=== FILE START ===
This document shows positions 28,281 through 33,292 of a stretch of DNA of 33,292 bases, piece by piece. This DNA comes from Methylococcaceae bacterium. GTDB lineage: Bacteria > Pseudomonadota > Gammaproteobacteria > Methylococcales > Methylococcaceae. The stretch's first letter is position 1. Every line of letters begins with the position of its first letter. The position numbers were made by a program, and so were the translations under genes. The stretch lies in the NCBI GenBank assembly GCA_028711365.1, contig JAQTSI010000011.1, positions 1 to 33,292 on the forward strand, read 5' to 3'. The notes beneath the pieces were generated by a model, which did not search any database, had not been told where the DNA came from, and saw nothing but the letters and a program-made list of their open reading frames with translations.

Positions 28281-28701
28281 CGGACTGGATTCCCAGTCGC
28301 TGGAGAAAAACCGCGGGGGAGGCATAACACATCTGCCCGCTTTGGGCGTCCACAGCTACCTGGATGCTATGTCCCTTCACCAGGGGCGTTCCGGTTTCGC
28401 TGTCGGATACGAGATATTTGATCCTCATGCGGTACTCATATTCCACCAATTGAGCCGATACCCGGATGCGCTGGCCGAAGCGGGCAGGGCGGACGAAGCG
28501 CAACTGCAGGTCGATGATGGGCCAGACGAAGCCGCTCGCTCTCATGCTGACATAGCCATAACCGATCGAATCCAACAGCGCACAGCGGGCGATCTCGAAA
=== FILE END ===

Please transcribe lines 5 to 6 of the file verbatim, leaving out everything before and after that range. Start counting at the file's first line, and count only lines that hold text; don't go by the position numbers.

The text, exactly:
28401 TGTCGGATACGAGATATTTGATCCTCATGCGGTACTCATATTCCACCAATTGAGCCGATACCCGGATGCGCTGGCCGAAGCGGGCAGGGCGGACGAAGCG
28501 CAACTGCAGGTCGATGATGGGCCAGACGAAGCCGCTCGCTCTCATGCTGACATAGCCATAACCGATCGAATCCAACAGCGCACAGCGGGCGATCTCGAAA